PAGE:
Healthcare News & Insights

ICU isn’t always best bet for patients

Figuring out ways to cut healthcare costs is crucial for hospitals, since pressure to reduce expenses has been increasing from both payors and the feds. Because of this scrutiny, hospitals must be careful that the care patients receive is appropriate for their health conditions. 

One study shows this doesn’t always happen when patients are admitted to the intensive care unit.

More patients than necessary

The ICU is designed to provide care for patients with critical illnesses or life-threatening medical problems. But according to research from UCLA and the Los Angeles Biomedical Research Institute, not all patients who receive treatment in the ICU should be there in the first place.

As written in a news release published on ScienceDaily, researchers looked at over 800 ICU admissions at Harbor-UCLA Medical Center. They discovered that over half the patients in the ICU would’ve received similar or better care in a less expensive unit of the hospital.

Out of the patients reviewed, 23% percent needed close monitoring, but not on the level of ICU care. Close to 21% had critical illnesses, but they weren’t likely to recover because they were severely ill, with multiple underlying health issues. So the ICU wasn’t suited for their conditions either.

Another 8% of patients would’ve had the same outcomes whether they were in the ICU or not – including death.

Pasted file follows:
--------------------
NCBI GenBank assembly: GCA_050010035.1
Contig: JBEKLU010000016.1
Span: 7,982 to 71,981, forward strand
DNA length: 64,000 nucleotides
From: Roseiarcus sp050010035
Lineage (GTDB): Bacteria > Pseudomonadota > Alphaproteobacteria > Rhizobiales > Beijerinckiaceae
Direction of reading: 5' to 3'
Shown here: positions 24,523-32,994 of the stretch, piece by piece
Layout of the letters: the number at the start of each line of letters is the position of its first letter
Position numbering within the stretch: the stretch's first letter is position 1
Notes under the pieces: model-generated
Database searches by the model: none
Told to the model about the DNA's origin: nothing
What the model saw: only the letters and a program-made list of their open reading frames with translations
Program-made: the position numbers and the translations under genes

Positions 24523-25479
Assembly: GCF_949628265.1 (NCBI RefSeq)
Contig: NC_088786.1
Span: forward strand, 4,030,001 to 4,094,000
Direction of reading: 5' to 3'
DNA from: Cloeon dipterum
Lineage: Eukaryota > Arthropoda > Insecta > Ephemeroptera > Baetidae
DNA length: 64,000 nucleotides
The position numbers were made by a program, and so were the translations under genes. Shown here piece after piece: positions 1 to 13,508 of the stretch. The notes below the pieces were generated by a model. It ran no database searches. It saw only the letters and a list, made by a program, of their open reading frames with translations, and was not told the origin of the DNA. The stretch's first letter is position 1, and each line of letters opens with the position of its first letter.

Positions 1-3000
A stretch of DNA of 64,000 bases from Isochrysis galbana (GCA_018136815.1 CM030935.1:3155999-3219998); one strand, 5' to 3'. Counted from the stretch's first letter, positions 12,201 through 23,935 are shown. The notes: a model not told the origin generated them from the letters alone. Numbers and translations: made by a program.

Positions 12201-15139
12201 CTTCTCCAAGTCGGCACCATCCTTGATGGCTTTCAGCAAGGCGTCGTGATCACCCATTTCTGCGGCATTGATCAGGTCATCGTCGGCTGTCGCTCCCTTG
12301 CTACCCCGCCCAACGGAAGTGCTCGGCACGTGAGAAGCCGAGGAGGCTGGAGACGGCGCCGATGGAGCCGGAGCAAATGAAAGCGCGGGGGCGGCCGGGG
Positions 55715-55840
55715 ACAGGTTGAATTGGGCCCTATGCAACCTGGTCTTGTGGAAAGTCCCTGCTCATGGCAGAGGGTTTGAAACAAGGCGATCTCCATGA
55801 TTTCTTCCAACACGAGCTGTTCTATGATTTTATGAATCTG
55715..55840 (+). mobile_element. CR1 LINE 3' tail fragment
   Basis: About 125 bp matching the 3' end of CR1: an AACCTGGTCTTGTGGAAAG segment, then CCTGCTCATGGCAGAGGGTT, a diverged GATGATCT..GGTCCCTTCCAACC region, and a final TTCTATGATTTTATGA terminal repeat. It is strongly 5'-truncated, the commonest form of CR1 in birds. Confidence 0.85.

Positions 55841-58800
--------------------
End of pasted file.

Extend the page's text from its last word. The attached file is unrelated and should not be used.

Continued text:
Additionally, when looking at the total number of days these patients spent in the ICU, almost 65% of them were focused on care that would be considered “discretionary monitoring,” had little chance of being beneficial to the patient’s critical illness, or could’ve been provided in a non-ICU setting.

Avoid overuse

Researchers acknowledged that, for some facilities, the ICU is the only option for patients with certain illnesses. So even if another type of care would be more appropriate, doctors can’t avoid admitting patients to the ICU.

But for facilities with multiple departments, units and campuses, providers must carefully use their discretion to decide which patients would benefit the most from ICU care – and which would receive more appropriate care in an alternate setting.

It’s important to make sure your facility isn’t overusing its ICU when equivalent care could be delivered in other departments. Not only is an ICU stay significantly more expensive than a regular hospital visit, but admitting patients to the ICU who won’t benefit from the care also stretches hospital resources for critical patients to their limit, which can compromise their treatment and recovery.

Bottom line: ICU care is only appropriate for patients who would benefit from the treatment provided in the unit. It shouldn’t be used as a catch-all solution for patients with severe illnesses.

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